One of Alex Salmond’s economic advisers has produced figures suggesting that the Scottish Government’s oil revenue forecasts are out by around £2 billion.
In evidence to Holyrood’s finance committee, Professor Andrew Hughes Hallett – a key member of Alex Salmond’s Council of Economic Advisers – said “it would be reasonable to expect North Sea oil revenues to rise to £4.5-5bn [per year] between 2016-20”.
Last week, the government released a paper claiming oil revenues would be £6.9bn for 2016-17 – which the SNP says would be the first year of independence.
At First Minister’s Questions yesterday, Conservative leader Ruth Davidson MSP challenged Mr Salmond to explain the £2bn discrepancy in the figures.
The government claims that Prof Hughes Hallett’s figures were submitted before its oil paper was published last week.
Ms Davidson said: “Numerous experts have questioned Alex Salmond’s inflated oil figures, but his knee-jerk response is to say that everyone else is wrong.
“Now, the First Minister’s own expert adviser has said his oil revenue estimates are £2bn short.
“This is the same man who Alex Salmond has said is part of a group which contains the ‘most formidable intellectual firepower ever to have tackled economic underperformance’. The First Minister’s economic case for an independent Scotland is reliant on high oil revenues – now we know they are just a piece of fiction.These inflated oil figures are an attempt to con the people of Scotland, but Alex Salmond has been caught red-handed.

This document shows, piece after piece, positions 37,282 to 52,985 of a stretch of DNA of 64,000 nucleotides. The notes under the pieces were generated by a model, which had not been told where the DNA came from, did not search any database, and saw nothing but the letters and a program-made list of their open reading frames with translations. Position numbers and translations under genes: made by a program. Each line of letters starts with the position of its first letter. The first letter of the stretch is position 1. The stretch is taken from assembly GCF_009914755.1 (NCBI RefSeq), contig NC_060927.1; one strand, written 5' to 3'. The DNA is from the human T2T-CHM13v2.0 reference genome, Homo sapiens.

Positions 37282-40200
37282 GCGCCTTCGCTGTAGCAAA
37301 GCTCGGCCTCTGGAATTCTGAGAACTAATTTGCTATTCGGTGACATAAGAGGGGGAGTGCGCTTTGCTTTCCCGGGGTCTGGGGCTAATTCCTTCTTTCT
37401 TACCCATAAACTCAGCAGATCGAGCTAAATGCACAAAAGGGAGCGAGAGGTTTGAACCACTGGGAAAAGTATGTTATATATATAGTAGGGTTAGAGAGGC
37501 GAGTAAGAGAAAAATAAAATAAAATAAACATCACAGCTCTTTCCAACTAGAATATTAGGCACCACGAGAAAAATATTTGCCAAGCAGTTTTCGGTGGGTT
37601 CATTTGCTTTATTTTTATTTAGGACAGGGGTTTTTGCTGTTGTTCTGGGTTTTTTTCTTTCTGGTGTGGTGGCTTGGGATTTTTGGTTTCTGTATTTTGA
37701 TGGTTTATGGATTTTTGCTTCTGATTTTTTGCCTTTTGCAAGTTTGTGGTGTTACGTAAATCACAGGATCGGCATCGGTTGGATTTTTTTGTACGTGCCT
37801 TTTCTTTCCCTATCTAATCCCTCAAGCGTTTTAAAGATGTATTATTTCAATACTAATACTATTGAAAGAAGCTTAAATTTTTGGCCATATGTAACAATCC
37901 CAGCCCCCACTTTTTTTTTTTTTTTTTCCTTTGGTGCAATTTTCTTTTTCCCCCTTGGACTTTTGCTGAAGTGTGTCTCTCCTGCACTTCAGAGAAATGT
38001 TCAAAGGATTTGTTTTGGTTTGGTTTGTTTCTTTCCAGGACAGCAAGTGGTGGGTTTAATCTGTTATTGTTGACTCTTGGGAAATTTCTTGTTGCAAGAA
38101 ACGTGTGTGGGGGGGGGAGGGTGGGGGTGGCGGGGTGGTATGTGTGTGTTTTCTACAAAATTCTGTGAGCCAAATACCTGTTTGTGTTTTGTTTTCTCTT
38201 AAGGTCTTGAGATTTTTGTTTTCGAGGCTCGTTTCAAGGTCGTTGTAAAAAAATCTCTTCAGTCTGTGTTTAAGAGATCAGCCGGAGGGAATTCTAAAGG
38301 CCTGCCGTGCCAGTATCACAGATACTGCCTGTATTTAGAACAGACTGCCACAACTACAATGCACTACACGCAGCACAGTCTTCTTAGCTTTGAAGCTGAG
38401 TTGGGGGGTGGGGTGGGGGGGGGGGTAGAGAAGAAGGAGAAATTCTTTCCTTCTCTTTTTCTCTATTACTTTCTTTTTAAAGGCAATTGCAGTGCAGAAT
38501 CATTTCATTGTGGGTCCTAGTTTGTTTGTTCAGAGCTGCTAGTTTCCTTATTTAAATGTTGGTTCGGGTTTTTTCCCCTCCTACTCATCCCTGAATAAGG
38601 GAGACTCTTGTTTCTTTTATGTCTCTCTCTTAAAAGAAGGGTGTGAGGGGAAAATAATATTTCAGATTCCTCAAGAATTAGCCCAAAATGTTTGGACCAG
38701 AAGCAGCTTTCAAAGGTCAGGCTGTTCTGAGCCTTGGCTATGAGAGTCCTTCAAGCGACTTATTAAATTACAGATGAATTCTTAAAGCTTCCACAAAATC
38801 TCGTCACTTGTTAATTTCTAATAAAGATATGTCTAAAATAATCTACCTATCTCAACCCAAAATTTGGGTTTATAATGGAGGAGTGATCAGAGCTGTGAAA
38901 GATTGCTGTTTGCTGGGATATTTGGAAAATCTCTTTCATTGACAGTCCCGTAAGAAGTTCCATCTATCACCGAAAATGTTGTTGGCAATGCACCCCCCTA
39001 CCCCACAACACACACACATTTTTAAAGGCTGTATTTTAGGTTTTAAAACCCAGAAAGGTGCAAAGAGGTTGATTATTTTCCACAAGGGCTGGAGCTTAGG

“With just 100 days until the referendum vote, the entire basis for the SNP’s separation mathematics has been blown apart.”
In the Holyrood chamber, Ms Davidson added: “It is a total farce. The First Minister has wildly over-estimated beyond the expectation of any rigorous analysis in order to try and plug the gaping holes in his white paper.”
Mr Salmond replied: “The Conservative Party have been depicting the demise of the North Sea oil industry since the 1980s.
“Professor Hughes Hallett is voting Yes in the referendum because he believes the Scottish economy will be better managed and governed from Scotland, and the scenarios pointed out in the papers released [by the government] last week … are a great deal more robust than the Office for Budget Responsibility’s (OBR) estimates.”
New Scottish Government predictions on Scottish share of oil and gas suggest the country can benefit from £34.3bn over the next five years – equal to almost £7bn a year.
The OBR, which was set up by the UK government, makes far lower predictions – the body expects just £15.8bn over the five years.